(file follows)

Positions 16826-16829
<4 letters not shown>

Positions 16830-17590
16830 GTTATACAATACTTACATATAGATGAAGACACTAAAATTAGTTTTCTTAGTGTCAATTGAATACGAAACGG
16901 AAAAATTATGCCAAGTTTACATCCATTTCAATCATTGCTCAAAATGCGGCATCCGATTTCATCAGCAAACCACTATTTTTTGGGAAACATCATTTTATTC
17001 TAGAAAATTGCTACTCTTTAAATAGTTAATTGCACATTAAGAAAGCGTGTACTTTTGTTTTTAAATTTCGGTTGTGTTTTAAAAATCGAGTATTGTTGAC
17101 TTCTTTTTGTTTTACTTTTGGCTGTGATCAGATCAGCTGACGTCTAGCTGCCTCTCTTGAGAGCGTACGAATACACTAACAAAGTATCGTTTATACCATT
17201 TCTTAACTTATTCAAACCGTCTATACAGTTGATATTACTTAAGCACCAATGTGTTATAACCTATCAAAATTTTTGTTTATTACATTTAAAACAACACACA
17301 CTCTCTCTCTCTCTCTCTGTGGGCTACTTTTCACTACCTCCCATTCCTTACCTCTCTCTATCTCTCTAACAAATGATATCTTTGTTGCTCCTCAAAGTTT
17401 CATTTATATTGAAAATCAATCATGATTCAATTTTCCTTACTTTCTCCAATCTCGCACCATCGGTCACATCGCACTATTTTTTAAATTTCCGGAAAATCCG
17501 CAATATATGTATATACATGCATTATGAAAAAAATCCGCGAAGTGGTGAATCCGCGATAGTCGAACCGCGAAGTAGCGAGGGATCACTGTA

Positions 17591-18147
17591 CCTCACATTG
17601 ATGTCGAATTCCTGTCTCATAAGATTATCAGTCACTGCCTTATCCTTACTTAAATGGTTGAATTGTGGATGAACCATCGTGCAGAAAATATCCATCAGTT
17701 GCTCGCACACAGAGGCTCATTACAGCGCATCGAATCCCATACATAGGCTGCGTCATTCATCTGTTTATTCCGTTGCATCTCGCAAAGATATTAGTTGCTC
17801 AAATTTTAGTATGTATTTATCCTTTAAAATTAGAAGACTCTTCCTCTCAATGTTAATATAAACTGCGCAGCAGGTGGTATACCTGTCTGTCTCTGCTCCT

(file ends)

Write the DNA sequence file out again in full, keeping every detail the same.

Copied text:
Positions 16826-16829
<4 letters not shown>

Positions 16830-17590
16830 GTTATACAATACTTACATATAGATGAAGACACTAAAATTAGTTTTCTTAGTGTCAATTGAATACGAAACGG
16901 AAAAATTATGCCAAGTTTACATCCATTTCAATCATTGCTCAAAATGCGGCATCCGATTTCATCAGCAAACCACTATTTTTTGGGAAACATCATTTTATTC
17001 TAGAAAATTGCTACTCTTTAAATAGTTAATTGCACATTAAGAAAGCGTGTACTTTTGTTTTTAAATTTCGGTTGTGTTTTAAAAATCGAGTATTGTTGAC
17101 TTCTTTTTGTTTTACTTTTGGCTGTGATCAGATCAGCTGACGTCTAGCTGCCTCTCTTGAGAGCGTACGAATACACTAACAAAGTATCGTTTATACCATT
17201 TCTTAACTTATTCAAACCGTCTATACAGTTGATATTACTTAAGCACCAATGTGTTATAACCTATCAAAATTTTTGTTTATTACATTTAAAACAACACACA
17301 CTCTCTCTCTCTCTCTCTGTGGGCTACTTTTCACTACCTCCCATTCCTTACCTCTCTCTATCTCTCTAACAAATGATATCTTTGTTGCTCCTCAAAGTTT
17401 CATTTATATTGAAAATCAATCATGATTCAATTTTCCTTACTTTCTCCAATCTCGCACCATCGGTCACATCGCACTATTTTTTAAATTTCCGGAAAATCCG
17501 CAATATATGTATATACATGCATTATGAAAAAAATCCGCGAAGTGGTGAATCCGCGATAGTCGAACCGCGAAGTAGCGAGGGATCACTGTA

Positions 17591-18147
17591 CCTCACATTG
17601 ATGTCGAATTCCTGTCTCATAAGATTATCAGTCACTGCCTTATCCTTACTTAAATGGTTGAATTGTGGATGAACCATCGTGCAGAAAATATCCATCAGTT
17701 GCTCGCACACAGAGGCTCATTACAGCGCATCGAATCCCATACATAGGCTGCGTCATTCATCTGTTTATTCCGTTGCATCTCGCAAAGATATTAGTTGCTC
17801 AAATTTTAGTATGTATTTATCCTTTAAAATTAGAAGACTCTTCCTCTCAATGTTAATATAAACTGCGCAGCAGGTGGTATACCTGTCTGTCTCTGCTCCT